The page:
As for NLR, while baseline NLR was not significantly associated with OS, the patients with NLR≥4 at Week 3 tended to have poorer OS than those with lower NLR (comparison between NLR<4 and NLR≥4, Baseline: HR 0.65, 95%CI 0.36-1.17, P=0.147, Week3: HR 0.36, 95%CI 0.19-0.67, P= 0.001, Week6: HR 0.28, 95%CI 0.28-1.08, P=0.056) (Supplementary Figure H-J).

Our results appear to be consistent with those of studies examining early markers in patients receiving ipilimumab treatment.

AEs and prognosis

AEs including vitiligo and rash were reported to be good prognostic factors for melanoma patients treated with nivolumab [17]. Similar results were obtained in this study.

Delayed response

According to previous reports, some melanoma patients treated with ipilimumab experienced initial enlargement of tumor lesions, confirmed by biopsy to be attributable to inflammatory cell infiltrates or necrosis, followed by a subsequent decrease in tumor burden [32]. Such immune-related delayed clinical responses have also been observed in studies of nivolumab. One study of metastatic melanoma patients treated with nivolumab found that 10% (11 of 107 patients) experienced delayed responses [33]. However, in this study, only 2% (2 of 98 patients) experienced PD prior to PR, raising the possibility that the delayed response might be very limited in previously treated patients or limited to tumors arising from acral and mucosal sites, except in cases with CSD skin.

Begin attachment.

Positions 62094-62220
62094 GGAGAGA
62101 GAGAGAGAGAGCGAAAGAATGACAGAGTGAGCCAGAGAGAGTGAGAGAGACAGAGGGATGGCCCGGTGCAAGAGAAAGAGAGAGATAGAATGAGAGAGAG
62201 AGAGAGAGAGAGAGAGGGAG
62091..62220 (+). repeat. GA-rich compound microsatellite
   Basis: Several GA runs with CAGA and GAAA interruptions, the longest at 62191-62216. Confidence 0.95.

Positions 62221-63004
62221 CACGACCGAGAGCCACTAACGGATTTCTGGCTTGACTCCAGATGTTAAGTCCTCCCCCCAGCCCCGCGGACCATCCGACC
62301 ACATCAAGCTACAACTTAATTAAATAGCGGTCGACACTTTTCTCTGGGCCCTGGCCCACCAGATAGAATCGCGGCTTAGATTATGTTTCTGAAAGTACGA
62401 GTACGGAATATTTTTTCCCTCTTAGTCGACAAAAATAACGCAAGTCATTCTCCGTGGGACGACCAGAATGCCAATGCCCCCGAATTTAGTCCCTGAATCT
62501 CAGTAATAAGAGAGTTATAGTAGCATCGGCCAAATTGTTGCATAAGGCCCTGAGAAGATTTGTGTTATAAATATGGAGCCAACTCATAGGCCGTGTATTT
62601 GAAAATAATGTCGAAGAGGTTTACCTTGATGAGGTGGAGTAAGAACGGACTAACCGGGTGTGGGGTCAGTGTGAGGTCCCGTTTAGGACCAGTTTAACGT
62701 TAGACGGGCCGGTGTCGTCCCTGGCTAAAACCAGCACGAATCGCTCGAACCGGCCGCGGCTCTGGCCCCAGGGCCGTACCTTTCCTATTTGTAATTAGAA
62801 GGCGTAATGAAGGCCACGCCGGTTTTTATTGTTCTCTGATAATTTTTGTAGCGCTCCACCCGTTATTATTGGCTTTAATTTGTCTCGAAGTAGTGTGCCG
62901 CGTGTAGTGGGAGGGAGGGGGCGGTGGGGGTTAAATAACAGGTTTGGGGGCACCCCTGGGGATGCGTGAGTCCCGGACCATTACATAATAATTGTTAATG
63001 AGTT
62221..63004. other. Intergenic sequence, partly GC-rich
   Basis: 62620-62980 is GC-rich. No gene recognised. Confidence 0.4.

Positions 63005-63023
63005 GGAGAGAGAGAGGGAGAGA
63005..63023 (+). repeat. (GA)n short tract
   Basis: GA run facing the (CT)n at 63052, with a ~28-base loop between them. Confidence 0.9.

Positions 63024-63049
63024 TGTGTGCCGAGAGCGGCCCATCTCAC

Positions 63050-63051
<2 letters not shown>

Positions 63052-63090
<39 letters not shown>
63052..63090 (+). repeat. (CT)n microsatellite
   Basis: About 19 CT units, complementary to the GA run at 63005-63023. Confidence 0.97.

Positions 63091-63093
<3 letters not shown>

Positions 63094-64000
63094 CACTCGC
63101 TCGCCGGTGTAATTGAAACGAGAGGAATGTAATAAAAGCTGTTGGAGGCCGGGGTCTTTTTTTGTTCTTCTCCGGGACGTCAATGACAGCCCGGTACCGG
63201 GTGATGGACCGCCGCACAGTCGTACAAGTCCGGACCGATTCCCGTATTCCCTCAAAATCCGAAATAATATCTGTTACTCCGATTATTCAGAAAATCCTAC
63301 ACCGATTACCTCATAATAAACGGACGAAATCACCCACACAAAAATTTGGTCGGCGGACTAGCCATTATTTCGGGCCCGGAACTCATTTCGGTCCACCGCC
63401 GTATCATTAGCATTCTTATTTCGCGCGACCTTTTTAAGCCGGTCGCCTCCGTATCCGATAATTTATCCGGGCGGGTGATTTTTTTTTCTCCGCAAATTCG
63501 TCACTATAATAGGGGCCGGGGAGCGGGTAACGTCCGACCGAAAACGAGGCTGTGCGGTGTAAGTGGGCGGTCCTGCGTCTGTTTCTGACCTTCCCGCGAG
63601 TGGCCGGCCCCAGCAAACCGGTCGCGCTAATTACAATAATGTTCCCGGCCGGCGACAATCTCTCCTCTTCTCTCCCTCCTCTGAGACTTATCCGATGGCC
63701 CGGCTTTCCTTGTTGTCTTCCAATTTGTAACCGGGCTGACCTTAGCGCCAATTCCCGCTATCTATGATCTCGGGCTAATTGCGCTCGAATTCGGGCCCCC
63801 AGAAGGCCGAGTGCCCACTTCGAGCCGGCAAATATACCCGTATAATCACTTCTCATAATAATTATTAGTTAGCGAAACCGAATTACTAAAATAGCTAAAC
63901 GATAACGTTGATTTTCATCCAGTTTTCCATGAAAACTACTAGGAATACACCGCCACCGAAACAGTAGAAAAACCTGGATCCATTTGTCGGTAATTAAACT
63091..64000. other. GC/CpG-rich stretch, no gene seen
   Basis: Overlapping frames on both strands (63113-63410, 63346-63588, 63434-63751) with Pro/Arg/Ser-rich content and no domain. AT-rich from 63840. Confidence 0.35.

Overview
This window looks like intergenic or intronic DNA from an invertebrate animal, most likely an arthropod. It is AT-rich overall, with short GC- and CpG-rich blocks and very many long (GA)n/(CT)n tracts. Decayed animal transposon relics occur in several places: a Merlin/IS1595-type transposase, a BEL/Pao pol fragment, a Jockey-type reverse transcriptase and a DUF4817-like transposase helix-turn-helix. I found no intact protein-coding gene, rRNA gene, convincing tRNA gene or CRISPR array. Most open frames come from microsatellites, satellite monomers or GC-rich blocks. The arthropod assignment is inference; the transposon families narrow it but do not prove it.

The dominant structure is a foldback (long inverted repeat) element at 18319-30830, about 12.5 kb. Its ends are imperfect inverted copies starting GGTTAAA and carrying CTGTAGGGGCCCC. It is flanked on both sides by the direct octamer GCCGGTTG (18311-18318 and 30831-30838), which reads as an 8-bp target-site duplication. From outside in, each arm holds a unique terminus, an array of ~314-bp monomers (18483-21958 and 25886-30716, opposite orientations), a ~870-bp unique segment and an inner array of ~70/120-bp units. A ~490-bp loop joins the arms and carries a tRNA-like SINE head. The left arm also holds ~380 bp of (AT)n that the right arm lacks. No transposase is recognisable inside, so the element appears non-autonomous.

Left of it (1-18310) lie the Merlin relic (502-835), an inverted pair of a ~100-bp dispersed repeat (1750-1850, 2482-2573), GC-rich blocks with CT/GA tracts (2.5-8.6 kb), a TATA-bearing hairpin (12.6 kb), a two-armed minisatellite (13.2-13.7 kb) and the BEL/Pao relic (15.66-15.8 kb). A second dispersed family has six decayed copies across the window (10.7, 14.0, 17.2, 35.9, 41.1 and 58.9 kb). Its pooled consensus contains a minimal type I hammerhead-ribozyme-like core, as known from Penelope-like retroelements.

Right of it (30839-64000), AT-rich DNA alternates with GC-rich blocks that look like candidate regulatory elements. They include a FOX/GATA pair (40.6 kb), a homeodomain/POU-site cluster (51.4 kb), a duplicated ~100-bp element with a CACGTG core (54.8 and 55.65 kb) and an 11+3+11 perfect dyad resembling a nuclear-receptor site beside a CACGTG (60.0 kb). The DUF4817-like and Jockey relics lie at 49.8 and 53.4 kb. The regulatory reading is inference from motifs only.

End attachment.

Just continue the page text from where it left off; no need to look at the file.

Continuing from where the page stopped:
In addition, second or later evaluations yielded results not differing from those of the first, in most cases. Given these results and the major financial burden, we should be wary of continuing this treatment in patients initially evaluated as showing PD.

Though external validation is essential before hypothetical models can be applied in clinical practice, our preliminary results merit a large cohort analysis evaluating these factors in greater detail.

In conclusion, high ALC and low ANC after the 1st nivolumab dose may serve as early markers associated with better OS in patients with advanced melanoma, based on our retrospective observations. Furthermore, PS, MDT, and CRP at baseline, along with the already established LDH, are potential prognostic markers for advanced melanoma cases. In addition, nivolumab appears to have an insufficient effect in patients with massive tumor burdens and, on rare occasion, a delayed response may occur in previously treated patients. Therefore, it might be worth considering the discontinuation of nivolumab administration in patients initially evaluated as showing PD, especially when such patients still have other treatment options. Further prospective study is warranted to assess these possibilities.

MATERIALS AND METHODS

Patients